Gait Velocity and Community Ambulation: the Limits of Assessment
To the Editor:
The contention by Schmid and colleagues1 that gait velocity, measured over 10 months, is sufficient as a single measure of community ambulation is not supported by the results of their study. Rather, their data supports earlier research showing that gait speed predicts functional mobility and social participation,2,3 and also indicates that to some extent levels of community ambulation can be discerned by gait velocity. The authors stratified participants into hierarchical levels of community ambulation based on widely reported but unsubstantiated thresholds of gait speed, and reported on the number of people who transitioned to a higher class of community ambulation following an intervention to improve mobility. Community ambulation as a discrete outcome, using self-report, was not measured.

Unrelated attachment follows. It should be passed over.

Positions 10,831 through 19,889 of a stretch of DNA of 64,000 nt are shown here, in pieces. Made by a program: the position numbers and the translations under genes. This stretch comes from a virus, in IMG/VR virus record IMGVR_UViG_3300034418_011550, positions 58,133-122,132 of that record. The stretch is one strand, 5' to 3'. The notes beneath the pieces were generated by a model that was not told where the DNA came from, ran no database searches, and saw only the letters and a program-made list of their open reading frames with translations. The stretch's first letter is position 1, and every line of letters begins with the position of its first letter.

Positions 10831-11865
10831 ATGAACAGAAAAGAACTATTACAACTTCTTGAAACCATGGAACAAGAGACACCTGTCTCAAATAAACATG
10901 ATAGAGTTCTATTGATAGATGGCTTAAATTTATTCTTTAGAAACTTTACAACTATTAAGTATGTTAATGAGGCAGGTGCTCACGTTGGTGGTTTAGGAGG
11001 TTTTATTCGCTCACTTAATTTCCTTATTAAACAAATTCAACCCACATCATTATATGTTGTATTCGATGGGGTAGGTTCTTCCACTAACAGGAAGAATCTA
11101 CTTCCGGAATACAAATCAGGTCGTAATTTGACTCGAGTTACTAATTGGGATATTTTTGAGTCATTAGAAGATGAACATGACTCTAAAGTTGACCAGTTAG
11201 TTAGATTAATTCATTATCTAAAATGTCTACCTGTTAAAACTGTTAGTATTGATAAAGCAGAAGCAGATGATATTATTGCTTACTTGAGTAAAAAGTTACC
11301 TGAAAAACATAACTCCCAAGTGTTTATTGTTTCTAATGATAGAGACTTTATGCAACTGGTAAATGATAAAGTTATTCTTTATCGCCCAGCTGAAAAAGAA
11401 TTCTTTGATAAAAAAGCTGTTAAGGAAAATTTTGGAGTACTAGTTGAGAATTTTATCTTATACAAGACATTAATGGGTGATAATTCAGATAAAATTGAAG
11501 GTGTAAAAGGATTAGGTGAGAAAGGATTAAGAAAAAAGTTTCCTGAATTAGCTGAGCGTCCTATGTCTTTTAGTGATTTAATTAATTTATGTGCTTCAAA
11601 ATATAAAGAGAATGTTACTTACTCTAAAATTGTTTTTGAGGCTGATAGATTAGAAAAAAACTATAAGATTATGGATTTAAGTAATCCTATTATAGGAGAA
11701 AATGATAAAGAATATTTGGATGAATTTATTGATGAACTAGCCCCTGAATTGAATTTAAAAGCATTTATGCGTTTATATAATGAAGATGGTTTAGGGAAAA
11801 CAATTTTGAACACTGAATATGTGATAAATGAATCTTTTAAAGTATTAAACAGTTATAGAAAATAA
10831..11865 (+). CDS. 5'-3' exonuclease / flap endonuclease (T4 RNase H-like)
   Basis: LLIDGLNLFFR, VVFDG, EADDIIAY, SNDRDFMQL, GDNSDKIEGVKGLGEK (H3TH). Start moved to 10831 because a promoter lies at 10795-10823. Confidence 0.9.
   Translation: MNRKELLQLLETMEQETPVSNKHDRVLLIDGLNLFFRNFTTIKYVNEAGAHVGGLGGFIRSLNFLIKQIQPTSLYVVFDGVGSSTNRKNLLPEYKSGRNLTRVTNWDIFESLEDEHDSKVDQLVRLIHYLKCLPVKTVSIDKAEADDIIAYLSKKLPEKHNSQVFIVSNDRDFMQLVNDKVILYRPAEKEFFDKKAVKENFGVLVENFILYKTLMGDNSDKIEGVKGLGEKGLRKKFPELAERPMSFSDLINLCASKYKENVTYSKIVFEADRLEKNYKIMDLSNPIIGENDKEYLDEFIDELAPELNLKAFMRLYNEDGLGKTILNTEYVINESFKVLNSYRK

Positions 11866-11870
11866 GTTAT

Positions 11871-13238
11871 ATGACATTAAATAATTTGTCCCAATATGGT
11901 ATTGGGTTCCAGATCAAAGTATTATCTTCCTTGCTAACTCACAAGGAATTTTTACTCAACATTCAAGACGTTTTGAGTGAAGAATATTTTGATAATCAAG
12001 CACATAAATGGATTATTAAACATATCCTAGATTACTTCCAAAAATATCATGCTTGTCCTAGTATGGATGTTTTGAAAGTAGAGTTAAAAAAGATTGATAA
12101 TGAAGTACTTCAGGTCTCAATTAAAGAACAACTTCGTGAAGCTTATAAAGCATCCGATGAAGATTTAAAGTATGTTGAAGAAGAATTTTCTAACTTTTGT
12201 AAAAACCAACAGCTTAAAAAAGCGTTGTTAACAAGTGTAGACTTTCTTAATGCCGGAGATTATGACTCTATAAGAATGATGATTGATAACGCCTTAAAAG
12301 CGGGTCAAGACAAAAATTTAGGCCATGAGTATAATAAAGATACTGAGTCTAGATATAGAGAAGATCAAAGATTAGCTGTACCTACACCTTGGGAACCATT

Functional mobility status and social participation, both multidimensional constructs, were assessed using 2 domains of the Stroke Impact Scale (SIS). A correlation was shown between improved SIS scores and transition to a higher class of community ambulation (inferred through improved gait speed). The supposition that gait speed alone determines community ambulation status is misleading. Community ambulation is a challenging locomotor activity that requires the ability to walk, perform concurrent cognitive and motor tasks, maintain a trajectory and negotiate unpredictable terrain. The theoretical framework of community ambulation proposed by Patla and Shumway-Cook4 provides a basis for task analysis and consideration of requisite skills, and a platform for further research into advanced mobility, community ambulation, and social participation after stroke. We should proceed with caution when interpreting walking speed after stroke until further development of validated outcome measures for community ambulation has taken place.